Book: The Fault in Our Stars
“Sometimes, you read a book and it fills you with this weird evangelical zeal, and you become convinced that the shattered world will never be put back together unless and until all living humans read the book.”
In this book, there are beautiful themes that question one’s existence itself and also tell us how ‘ We are so busy being WE that we have no idea how utterly unprecedented we are.’ It relishes upon its ability to connive the reader into turning the pages on and on, until the bubbly blue back cover appears, thereby ending a very moving read.
The story begins with Hazel Grace Lancaster, a seventeen-year-old cancer patient who’s tired of the piped structure that hangs around her nose, which metaphorically is the reason she’s able to breathe. At the request of her mother, who has faint ideas concerning whether her child’s depressed, Hazel attends a cancer support group in the basement of a church (Literally at the heart of Jesus!). Not very enthusiastic about attending the support group, she hesitantly attends it to make her mother happy. One fine day in the support group, comes a knight in shining armor, or often called the male protagonist of the story, Augustus ‘Gus’ Waters. Augustus had lost one of his legs to a form of cancer called Osteosarcoma, but his cancer is now in remission. He was there to support his friend, Issac who has lost one eye in a rare form of eye cancer and now must get the other eye removed.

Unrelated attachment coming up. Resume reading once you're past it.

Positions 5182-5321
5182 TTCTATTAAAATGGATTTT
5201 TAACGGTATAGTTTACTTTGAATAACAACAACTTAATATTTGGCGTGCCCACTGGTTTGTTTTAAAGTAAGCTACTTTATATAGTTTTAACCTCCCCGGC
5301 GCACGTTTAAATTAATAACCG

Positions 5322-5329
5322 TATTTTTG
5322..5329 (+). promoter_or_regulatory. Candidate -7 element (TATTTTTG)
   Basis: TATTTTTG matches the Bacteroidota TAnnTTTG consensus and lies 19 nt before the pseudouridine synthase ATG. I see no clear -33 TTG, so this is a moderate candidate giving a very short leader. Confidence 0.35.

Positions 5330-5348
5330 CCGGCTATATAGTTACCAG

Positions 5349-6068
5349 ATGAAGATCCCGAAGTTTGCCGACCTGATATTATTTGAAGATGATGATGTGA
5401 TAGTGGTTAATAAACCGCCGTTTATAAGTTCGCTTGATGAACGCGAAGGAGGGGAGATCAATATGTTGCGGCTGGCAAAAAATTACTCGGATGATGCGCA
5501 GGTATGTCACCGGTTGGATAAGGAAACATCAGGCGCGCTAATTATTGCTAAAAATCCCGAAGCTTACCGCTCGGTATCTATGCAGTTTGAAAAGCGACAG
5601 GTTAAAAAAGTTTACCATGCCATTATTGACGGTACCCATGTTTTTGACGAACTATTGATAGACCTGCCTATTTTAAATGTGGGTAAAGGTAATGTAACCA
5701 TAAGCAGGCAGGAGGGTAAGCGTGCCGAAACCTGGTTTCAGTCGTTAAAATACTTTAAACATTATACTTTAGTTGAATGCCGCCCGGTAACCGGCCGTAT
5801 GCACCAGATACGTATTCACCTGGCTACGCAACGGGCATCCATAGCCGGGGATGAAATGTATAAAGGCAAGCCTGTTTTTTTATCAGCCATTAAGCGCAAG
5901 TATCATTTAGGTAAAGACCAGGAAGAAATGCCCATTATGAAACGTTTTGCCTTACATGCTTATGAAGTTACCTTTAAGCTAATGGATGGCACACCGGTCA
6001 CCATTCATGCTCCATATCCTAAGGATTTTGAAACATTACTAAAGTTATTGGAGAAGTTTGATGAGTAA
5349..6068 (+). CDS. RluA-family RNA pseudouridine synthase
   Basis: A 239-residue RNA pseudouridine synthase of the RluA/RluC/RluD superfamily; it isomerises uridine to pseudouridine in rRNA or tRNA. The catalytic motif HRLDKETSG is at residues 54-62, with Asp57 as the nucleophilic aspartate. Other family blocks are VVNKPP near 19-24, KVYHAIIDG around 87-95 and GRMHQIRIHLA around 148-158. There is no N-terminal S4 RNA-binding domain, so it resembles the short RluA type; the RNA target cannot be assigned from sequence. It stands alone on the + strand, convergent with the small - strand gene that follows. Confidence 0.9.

Slowly what starts from a radical conversation to casual flirting, we see how a non-cliché relationship begins among the two. Having to agree to read each other’s favorite novels, to discussing about them in detail, to star-gazing and to awkward midnight message exchanges, to travelling to Amsterdam to meet Hazel’s favorite author to ask him to explain the ending of his book and to rediscover themselves, they do it all. Somehow, this relationship evolves from little-hearted friendship to a very emotionally enveloped mutual understanding about love, pain and sacrifice.
Cancer is one of many topics that is talked of very lightly. As soon as the diagnosis is given, almost no one knows what to say or how to act. And as John Gren says in his book ,’ That was the worst part about having cancer, sometimes: The physical evidence of disease separates you from other people.’ Having to give the reader a candid look at cancer, the book tells us how, living in constant fear of sudden death does not change you, it reveals you.
While discussing their favourite books, a fictional book ‘An Imperial Affliction’ comes into light. Also a book about cancer, it instigates a lot of thought provoking conversations. Throughout the book many of their adventures are driven by this book from many different conversations, to a wish turned into a trip, to find the end of the story, or will it be the beginning of a new story for the two of them?
This one, here is a highly recommended one.